Sunday, 18 September 2022
Guest arrival and dinner
Monday, 19 September 2022
TPCM: Theoretical Physics of Condensed Matter
Quantum field theory is the language in which all modern physics is formulated. Whether one wants to understand the ultimate building blocks of Nature, how electrons co-operate inside solids, how quasiparticles form in solids, how black holes evaporate, or how light interacts with matter, one needs to work with quantum field theory. The goal of this session is to provide a non-exhaustive introduction to the relevant theoretical physics concepts necessary to gain underpinning insights into condensed matter systems and their interactions with electromagnetic radiation. These concepts form the fundamental basis for understanding important physical phenomena such as topological phase transitions, formation of solitons, radiation-reaction forces, etc. These make experimental observables such as radiative emission, natural linewidth, Lamb shifts, strong-coupling, electromagnetically-induced transparency, and superradiant emission and their damping effects to become directly accessible when the resulting quantum electrodynamical density functional theory is implemented within the Kohn-Sham framework, which is computationally feasible on high-performance computing platforms.
Tuesday, 20 September 2022
CCMMP: Computational condensed matter and materials physics and chemistry
In this section, current trends in the area of computational condensed matter and materials physics and chemistry will be discussed. The development of novel techniques, catalysis and materials design and engineering using both experimental and theoretical methods will be emphasised. Different novel materials ranging from 2D to 3D systems will be addressed as well as beneficial systems that look into the current state of the green/sustainable economy. This section would provide perspective on future direction in the area of computational condensed matter and materials physics and chemistry.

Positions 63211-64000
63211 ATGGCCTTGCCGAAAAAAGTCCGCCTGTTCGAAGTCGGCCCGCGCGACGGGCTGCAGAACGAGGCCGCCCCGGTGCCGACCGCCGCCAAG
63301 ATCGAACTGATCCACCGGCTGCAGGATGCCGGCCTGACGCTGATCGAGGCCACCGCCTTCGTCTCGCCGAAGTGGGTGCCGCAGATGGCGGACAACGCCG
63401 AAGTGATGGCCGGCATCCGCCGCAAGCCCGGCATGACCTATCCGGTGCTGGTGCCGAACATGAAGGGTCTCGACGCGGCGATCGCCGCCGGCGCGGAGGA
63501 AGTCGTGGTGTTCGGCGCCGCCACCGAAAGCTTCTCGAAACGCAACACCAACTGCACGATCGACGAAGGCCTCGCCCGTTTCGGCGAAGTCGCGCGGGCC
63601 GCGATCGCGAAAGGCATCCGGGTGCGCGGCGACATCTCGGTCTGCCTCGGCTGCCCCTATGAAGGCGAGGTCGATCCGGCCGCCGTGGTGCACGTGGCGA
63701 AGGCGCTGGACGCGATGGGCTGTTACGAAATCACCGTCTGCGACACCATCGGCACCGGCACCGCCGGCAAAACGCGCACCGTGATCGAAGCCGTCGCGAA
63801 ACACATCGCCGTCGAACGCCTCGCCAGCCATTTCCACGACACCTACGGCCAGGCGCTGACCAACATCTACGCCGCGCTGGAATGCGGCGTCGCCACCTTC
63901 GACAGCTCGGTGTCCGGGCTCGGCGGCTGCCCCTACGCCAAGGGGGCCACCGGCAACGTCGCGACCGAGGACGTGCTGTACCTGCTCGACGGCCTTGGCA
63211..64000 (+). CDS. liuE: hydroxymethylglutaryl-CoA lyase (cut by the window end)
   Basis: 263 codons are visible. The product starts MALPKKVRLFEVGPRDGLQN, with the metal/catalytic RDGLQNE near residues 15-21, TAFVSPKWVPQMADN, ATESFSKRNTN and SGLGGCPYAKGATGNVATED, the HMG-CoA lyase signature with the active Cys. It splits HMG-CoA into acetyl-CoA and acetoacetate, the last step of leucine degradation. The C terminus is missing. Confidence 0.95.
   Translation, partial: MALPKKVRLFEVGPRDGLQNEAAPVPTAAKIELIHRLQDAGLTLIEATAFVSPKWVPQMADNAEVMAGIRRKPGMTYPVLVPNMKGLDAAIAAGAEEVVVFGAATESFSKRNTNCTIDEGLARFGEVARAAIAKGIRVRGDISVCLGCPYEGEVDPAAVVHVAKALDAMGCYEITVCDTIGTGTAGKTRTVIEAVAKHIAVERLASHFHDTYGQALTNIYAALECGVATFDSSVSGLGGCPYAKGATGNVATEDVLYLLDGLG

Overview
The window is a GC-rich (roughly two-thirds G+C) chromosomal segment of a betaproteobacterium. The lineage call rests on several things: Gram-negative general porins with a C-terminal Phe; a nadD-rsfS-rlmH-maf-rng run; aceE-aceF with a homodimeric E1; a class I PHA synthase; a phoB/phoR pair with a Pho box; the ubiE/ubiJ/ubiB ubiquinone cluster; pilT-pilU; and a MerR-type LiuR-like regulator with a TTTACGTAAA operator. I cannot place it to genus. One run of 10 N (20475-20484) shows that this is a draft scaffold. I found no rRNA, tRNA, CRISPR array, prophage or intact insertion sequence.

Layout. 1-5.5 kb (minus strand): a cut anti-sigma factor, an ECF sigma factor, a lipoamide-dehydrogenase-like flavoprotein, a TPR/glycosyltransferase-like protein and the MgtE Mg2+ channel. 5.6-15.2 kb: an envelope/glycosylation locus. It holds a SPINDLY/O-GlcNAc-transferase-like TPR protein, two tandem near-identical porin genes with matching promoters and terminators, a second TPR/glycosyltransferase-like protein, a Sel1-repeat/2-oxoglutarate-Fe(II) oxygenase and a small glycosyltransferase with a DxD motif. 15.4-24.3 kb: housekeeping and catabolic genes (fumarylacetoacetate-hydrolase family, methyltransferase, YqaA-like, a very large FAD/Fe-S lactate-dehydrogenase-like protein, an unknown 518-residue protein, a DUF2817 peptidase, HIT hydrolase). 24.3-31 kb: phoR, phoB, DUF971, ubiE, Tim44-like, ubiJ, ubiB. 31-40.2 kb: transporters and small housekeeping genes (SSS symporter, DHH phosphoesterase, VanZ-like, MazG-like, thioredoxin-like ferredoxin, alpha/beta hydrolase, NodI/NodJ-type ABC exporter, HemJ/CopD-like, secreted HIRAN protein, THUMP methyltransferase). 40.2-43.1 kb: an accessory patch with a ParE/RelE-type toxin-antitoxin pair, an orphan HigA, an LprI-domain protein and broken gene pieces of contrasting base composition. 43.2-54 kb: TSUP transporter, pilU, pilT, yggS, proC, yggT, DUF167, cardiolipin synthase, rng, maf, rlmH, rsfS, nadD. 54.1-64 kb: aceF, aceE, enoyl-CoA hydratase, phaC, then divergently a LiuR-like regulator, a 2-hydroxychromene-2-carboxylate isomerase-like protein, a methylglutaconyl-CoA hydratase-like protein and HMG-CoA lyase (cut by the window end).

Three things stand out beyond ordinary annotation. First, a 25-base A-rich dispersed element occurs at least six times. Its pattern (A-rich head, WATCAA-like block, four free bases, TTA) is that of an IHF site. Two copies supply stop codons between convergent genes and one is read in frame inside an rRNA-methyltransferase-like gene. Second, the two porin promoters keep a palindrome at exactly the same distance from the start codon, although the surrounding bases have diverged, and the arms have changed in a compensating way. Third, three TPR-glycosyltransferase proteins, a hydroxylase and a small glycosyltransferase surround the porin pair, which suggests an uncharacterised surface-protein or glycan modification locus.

Wednesday, 21 September 2022
SMP: Soft matter physics
This thread will focus on a few fascinating developments in soft-matter physics, focusing mostly on properties of soft matter at microscopic and mesoscopic scales where self-assembly often leads to the emergence of novel and unexpected properties. At the microscopic scale, quantum dynamics dictates much of the behaviour of these complex systems, where we can get profound insights into phenomena such as sound, heat, or excitation energy transduction by living matter. At mesoscopic scales, non-equilibrium, stochastic thermodynamics provides novel insights on fluctuations and their effect on stochastic heat, work, and entropy production as well as on the non-equilibrium signatures of life. Systems of interest include organic solar materials, polymer networks, biomaterials, active matter, and biological systems.
Thursday, 22 September 2022
General discussion and game drive
- 15 August: Abstract submission
- 22 August: Notification of acceptance
- 18 June: Early Registration
- 30 August: Late registration
- 16 September: Submission of full manuscript